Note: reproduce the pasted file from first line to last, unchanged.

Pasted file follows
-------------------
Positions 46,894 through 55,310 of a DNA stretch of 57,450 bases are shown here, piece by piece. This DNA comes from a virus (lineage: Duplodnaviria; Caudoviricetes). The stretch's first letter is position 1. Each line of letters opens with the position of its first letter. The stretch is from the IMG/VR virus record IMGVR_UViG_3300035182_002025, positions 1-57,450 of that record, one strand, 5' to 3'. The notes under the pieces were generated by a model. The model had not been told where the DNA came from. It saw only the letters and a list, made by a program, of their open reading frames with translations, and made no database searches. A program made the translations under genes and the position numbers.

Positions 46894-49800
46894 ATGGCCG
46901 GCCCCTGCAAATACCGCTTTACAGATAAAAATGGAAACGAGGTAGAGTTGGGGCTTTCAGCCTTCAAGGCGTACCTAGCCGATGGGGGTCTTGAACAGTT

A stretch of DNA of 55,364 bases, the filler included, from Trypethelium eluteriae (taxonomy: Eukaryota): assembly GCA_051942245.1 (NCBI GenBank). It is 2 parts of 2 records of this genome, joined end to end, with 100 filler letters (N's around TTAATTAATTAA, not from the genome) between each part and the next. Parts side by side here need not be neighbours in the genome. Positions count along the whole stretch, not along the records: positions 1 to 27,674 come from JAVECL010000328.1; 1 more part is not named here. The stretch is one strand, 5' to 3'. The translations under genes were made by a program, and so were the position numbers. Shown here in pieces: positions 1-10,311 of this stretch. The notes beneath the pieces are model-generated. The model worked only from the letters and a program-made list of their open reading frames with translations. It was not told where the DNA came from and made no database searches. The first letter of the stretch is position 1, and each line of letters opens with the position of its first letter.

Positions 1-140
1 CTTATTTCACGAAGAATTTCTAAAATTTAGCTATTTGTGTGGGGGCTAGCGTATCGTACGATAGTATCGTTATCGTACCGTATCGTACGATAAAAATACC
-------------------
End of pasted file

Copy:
Positions 46,894 through 55,310 of a DNA stretch of 57,450 bases are shown here, piece by piece. This DNA comes from a virus (lineage: Duplodnaviria; Caudoviricetes). The stretch's first letter is position 1. Each line of letters opens with the position of its first letter. The stretch is from the IMG/VR virus record IMGVR_UViG_3300035182_002025, positions 1-57,450 of that record, one strand, 5' to 3'. The notes under the pieces were generated by a model. The model had not been told where the DNA came from. It saw only the letters and a list, made by a program, of their open reading frames with translations, and made no database searches. A program made the translations under genes and the position numbers.

Positions 46894-49800
46894 ATGGCCG
46901 GCCCCTGCAAATACCGCTTTACAGATAAAAATGGAAACGAGGTAGAGTTGGGGCTTTCAGCCTTCAAGGCGTACCTAGCCGATGGGGGTCTTGAACAGTT

A stretch of DNA of 55,364 bases, the filler included, from Trypethelium eluteriae (taxonomy: Eukaryota): assembly GCA_051942245.1 (NCBI GenBank). It is 2 parts of 2 records of this genome, joined end to end, with 100 filler letters (N's around TTAATTAATTAA, not from the genome) between each part and the next. Parts side by side here need not be neighbours in the genome. Positions count along the whole stretch, not along the records: positions 1 to 27,674 come from JAVECL010000328.1; 1 more part is not named here. The stretch is one strand, 5' to 3'. The translations under genes were made by a program, and so were the position numbers. Shown here in pieces: positions 1-10,311 of this stretch. The notes beneath the pieces are model-generated. The model worked only from the letters and a program-made list of their open reading frames with translations. It was not told where the DNA came from and made no database searches. The first letter of the stretch is position 1, and each line of letters opens with the position of its first letter.

Positions 1-140
1 CTTATTTCACGAAGAATTTCTAAAATTTAGCTATTTGTGTGGGGGCTAGCGTATCGTACGATAGTATCGTTATCGTACCGTATCGTACGATAAAAATACC